You know today’s guest writer as Fairy Bra Mother #6, and today’s post is a perfect follow-on to yesterday’s links about cleavage and boob boundaries.  If you can relate to Megan’s story (or even just empathize with it), we want to hear from you in the comments.

As a young girl, I wanted nothing more than to sing and dance, play dress up, do my hair, and revel in the warm glow of the spotlight. I loved being the center of attention – and honestly, I thought it was pretty cool that my breasts started to fill in pretty early. I relished the opportunity to wear a training bra! In fact, once I started, I pretty much wore a bra every day – regardless of whether I had much to hold up.

Fast forward a few years, and I make it to college – and by now, I do have something to hold up. It became a point of contention with my mom, actually, who seemed mildly resentful of my more ample cuppage. I knew that there was no way I could be wearing the right size – 34C-D (these days, a 28F/30E), but I made do. I didn’t really like having my breasts being the center of attention, so I figured, no big deal if the bra fits right or not. Plus, going to a mostly-male engineering school meant that pretty much no matter the bra size, my breasts still set me apart from the crowd.

I took a job at a research facility on campus, and spent the entire 3 weeks before I started stressing out about what to wear. Since it was a research facility, and there was a considerable amount of manual labor involved, I figured that I could wear clothes that were neat – but easily cleaned. Nice polo shirts, button downs, clean pants, whatever. Clearly, though, I underestimated the real issues that I would face, far beyond stain removal or durability: how do you dress to impress, but not flirtatiously suggest?

I wanted to be taken seriously, but still feel like a girl. I constantly had to prove that I wasn’t just an equal opportunity hire – I could really do as well as, if not better than, the boys at my position. The cracks about girls were horrifying – that we didn’t belong, that we were no good at anything mechanical, that we were only good for making the office “look nice”. It all hurt, especially since I applied for the job because I thought that my skills would be a great fit – I could already do much of what the job required, and have a proven record of being a quick learner. Unfortunately, it was made clear relatively quickly that, skills or not, I was just there for show.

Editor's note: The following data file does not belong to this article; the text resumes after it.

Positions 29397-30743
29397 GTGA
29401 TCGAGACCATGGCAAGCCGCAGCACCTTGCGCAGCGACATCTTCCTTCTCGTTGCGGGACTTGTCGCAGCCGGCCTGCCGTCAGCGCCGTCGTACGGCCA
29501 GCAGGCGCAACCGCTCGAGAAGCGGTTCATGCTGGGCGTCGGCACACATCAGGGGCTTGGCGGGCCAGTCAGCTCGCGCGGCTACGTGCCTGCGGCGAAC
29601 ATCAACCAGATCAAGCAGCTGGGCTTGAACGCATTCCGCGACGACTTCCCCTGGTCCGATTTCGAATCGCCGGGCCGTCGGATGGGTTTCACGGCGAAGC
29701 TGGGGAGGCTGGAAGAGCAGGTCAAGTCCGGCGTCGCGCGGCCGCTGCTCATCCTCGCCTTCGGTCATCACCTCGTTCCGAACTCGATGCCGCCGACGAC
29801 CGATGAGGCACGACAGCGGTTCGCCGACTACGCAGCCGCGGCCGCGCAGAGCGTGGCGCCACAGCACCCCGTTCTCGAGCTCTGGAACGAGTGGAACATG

I started out dressing way too nice compared to pretty much everyone else – and tight polo shirts (actually, tight anything) just made me uncomfortable. I constantly felt watched. I’m sure that putting on a suit of armor would have made me feel better, but the thought of the chaffing horrifies me. Since I at this point was still not really wearing the right size bra, I ended up covering up as much as I could, and downplaying my “assets” with sports bras. I know that I’ve got nothing to be ashamed of now – but as the new girl, trying to fit in, the stares were overwhelming.

If I could go back and do it again, or tell my younger self something, it’s that I have nothing to hide or apologize for. I like the way I look – and I’m proud of the fact that I can not only look fabulous in a skin-tight, curve-emphasizing dress, but I can also change my own oil, shoot trap, cook a gourmet meal, and most importantly, be a good, kind, intelligent person. I have to wonder if wearing the right size bra would’ve really helped – since I know now that I stand much taller when I wear a great bra. I only stayed at that job for about 8 months – and I was so happy to leave. I traded getting dirty and being put down for a great gig in an office setting where looking good was something to be proud of.

While I doubt that the right size bra would have completely solved my problems with that particular job, I actually do think that it would’ve helped me feel better enough about myself to not be so unhappy. The environment was such a boys club – but I’m not a boy, and I’m proud of who I am. If I need a good bra to help me stand tall and muster up the confidence to be respected at work, then I think it’s worth every penny. If this sounds like your job, all I can say is that you’ve got to love yourself, and wear what makes you feel like a million bucks, because that confidence is everything in helping you deal with a difficult work environment. Get a professional fitting, and don’t ever apologize for what you’ve got, brains, boobs, and all.